Friday, May 22, 2015

Dear Colleague,

In light of the Vergara ruling, legislators in Sacramento have been busy trying to get some replacement laws on the books, but the going hasn’t been easy. Three Republican bills and one by a Democrat have been killed in the Assembly Education Committee where the California Teachers Association reigns. The bills dealt with tenure, seniority and teacher evaluations. None were particularly draconian, but with Vergara in the appeal stage, it seems that the unions are not yet willing to do any compromising. They have not yet taken a position, however, on SB 499 which would subject teacher evaluations to collective bargaining. To learn more about the legislative doings …or lack thereof, go to , and

At the same time it is fighting reforms to traditional public schools, CTA is sponsoring four bills that would make life more difficult for charter schools. LA School Report explains,

Four Democratic California lawmakers joined forces yesterday to promote new bills aimed at creating more stringent regulation of the state’s charter schools.

If passed, the package of bills would bring big changes to the charter schools, including a requirement that they be run as non-profits, that charters be considered government entities and that all of their workers be public employees. One of them would also make it easier for charter school teachers to unionize.

To read more, go to  To read what the California Charter School Association thinks of the bills, go here -
A recent report informs us that both graduation rates and dropout rates have inched up in the Golden State. How is that possible? According to the San Jose Mercury News,

California's high school graduation rate continued its steady climb last year -- but paradoxically, its dropout rate nudged up as well, according to figures released Tuesday by the state Department of Education.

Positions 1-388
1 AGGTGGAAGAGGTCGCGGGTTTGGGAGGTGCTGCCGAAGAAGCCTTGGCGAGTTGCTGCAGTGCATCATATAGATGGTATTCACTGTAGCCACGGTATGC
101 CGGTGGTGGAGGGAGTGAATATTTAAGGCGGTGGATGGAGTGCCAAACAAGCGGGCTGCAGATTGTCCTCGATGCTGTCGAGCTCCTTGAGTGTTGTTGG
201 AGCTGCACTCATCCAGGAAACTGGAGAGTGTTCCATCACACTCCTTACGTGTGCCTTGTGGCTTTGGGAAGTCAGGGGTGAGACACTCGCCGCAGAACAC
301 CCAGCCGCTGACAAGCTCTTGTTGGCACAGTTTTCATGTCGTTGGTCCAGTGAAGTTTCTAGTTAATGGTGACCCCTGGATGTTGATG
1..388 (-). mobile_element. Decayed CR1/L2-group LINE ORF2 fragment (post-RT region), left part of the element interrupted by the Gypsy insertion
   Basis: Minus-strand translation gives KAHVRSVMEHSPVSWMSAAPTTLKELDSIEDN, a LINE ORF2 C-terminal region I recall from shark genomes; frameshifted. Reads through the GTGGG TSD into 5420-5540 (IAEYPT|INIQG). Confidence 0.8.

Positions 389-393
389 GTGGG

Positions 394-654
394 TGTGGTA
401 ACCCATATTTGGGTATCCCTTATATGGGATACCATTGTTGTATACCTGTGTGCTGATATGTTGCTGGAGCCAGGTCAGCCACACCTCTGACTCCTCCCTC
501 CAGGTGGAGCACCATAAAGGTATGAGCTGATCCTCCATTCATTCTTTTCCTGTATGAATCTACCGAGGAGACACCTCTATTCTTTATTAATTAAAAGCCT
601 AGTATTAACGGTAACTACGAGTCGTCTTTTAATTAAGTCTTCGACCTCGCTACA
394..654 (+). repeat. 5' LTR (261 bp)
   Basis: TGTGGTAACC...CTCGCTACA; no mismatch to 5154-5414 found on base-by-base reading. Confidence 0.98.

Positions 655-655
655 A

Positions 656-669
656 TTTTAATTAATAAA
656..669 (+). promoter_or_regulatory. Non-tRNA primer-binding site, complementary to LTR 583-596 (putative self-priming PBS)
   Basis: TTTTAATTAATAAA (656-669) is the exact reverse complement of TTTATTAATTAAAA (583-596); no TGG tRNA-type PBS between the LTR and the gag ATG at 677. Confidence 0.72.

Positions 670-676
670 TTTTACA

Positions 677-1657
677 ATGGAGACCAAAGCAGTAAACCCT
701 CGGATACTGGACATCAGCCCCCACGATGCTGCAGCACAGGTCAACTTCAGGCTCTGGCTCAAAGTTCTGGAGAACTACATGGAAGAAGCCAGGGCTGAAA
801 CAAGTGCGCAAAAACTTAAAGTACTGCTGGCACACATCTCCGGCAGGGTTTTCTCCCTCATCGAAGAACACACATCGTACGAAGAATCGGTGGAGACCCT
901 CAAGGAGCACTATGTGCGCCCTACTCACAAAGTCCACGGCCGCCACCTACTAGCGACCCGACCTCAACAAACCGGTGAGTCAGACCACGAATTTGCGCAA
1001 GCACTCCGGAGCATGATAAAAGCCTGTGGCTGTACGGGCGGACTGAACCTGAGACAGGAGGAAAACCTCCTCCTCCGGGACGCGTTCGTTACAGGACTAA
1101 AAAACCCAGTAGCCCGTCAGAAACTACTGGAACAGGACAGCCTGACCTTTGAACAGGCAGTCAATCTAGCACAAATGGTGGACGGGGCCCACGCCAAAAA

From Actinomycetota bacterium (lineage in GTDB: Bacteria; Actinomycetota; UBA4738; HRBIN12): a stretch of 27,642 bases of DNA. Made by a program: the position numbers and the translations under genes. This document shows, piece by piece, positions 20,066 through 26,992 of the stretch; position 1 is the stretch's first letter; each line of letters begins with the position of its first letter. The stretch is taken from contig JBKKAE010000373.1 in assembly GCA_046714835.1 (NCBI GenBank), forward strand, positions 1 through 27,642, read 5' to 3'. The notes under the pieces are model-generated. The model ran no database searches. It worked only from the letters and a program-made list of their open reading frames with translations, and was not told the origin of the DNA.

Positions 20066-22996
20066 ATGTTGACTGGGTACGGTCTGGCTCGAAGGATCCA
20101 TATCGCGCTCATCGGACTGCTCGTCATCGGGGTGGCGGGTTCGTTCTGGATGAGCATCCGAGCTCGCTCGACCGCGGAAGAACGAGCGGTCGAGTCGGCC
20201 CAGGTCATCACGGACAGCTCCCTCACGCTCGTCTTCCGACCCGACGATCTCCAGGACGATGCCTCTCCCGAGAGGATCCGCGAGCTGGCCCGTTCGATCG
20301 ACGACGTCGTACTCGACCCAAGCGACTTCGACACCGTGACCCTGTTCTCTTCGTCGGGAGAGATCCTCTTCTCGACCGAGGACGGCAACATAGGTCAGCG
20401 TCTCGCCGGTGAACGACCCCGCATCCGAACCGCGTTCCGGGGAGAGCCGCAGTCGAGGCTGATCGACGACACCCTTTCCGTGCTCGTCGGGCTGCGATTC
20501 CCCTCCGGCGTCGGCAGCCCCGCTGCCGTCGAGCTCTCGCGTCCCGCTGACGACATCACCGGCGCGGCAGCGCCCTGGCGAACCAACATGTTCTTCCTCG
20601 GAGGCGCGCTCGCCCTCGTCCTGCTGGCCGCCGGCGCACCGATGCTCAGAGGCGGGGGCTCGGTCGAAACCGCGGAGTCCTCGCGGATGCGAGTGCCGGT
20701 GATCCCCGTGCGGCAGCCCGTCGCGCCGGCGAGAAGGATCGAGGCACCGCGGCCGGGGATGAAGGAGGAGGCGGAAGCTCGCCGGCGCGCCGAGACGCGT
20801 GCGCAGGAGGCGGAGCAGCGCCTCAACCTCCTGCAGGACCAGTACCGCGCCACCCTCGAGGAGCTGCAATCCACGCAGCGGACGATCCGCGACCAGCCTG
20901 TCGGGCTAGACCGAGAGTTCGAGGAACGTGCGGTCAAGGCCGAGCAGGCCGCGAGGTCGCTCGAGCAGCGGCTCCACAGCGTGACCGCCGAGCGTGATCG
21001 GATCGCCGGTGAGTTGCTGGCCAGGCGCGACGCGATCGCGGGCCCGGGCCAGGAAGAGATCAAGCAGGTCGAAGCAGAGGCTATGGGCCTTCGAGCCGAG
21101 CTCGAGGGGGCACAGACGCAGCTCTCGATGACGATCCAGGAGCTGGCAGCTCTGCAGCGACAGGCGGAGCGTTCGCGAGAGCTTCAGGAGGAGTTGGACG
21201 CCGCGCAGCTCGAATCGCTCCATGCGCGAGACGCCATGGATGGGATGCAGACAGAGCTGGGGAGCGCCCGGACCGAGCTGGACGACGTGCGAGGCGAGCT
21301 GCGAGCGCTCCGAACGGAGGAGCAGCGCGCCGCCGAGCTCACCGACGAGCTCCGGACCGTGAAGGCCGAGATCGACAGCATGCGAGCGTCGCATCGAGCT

About four out of five students who entered high school in fall 2010 graduated last June -- 80.8 percent, up from 80.4 percent for the previous class. But 11.6 percent of those destined for the class of 2014 dropped out, up from 11.4 percent for the previous year's class.

Both figures can rise because neither includes students who continue their education without graduating.

Much has been written over the past few years about how teachers in the U.S. spend upwards of 50 percent more time in front of their students than educators in other countries. But according to a recent study by Samuel Abrams, director of the National Center for the Study of Privatization in Education at Columbia University Teachers College, it’s not true.

In reality, U.S. primary teachers spend about 12 percent more time leading classes than their OECD counterparts, not 50 percent; U.S. lower -- secondary teachers spend about 14 percent more time, not 65 percent; and U.S. upper -- secondary teachers spend about 11 percent more time, not 73 percent.

Also, there are several interesting charts in the report, including one which shows a state-by-state comparison of daily teaching time, and California comes in at 5 hours and 59 minutes – one minute under the national average of exactly six hours. To read the report, go here -

“Shockingly Few Students Are Proficient In U.S. History” read the headline in a Huffington Post piece a few weeks ago. And if the latest NAEP history scores are any indication, the headline is accurate.

Which of these do the governments of Canada, France and Australia have in common: a) They are controlled by the military; b) They have constitutions that limit their power; c) They have leaders with absolute power; d) They discourage participation by citizens in public affairs?